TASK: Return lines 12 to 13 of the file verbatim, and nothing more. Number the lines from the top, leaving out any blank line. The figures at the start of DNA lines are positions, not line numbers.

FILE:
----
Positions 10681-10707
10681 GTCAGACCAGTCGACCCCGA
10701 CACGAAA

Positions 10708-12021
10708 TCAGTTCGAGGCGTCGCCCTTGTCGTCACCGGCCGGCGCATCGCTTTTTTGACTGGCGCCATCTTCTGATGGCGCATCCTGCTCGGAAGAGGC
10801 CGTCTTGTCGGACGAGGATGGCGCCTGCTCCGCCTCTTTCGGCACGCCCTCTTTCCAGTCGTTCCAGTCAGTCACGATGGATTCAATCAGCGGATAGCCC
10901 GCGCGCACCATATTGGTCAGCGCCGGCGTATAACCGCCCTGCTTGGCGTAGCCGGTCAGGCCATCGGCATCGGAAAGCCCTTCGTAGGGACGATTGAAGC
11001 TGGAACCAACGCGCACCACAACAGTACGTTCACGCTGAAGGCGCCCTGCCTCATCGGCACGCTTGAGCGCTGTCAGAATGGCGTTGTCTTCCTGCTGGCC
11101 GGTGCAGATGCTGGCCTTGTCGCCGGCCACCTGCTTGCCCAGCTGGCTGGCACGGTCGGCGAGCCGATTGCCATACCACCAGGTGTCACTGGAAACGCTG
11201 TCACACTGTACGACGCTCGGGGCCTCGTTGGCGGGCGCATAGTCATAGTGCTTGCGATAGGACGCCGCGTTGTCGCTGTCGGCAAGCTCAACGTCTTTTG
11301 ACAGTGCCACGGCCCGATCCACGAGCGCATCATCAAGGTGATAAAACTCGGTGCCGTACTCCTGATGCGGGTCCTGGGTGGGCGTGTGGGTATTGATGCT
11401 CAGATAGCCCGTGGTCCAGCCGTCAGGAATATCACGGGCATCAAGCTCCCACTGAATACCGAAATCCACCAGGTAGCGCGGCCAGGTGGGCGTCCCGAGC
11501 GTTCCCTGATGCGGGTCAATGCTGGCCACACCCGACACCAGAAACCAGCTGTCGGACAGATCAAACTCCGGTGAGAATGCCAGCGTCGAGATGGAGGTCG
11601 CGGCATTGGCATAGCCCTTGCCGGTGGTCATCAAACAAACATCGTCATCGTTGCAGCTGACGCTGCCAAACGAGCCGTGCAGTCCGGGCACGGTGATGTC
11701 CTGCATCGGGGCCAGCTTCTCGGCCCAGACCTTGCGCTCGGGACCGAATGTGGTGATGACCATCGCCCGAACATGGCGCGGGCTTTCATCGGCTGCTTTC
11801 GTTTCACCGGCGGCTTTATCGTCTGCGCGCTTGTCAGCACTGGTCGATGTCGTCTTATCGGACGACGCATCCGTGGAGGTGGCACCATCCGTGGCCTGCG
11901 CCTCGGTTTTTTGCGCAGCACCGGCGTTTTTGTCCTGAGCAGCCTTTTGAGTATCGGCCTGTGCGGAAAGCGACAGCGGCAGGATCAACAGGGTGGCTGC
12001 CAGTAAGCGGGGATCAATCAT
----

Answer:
11401 CAGATAGCCCGTGGTCCAGCCGTCAGGAATATCACGGGCATCAAGCTCCCACTGAATACCGAAATCCACCAGGTAGCGCGGCCAGGTGGGCGTCCCGAGC
11501 GTTCCCTGATGCGGGTCAATGCTGGCCACACCCGACACCAGAAACCAGCTGTCGGACAGATCAAACTCCGGTGAGAATGCCAGCGTCGAGATGGAGGTCG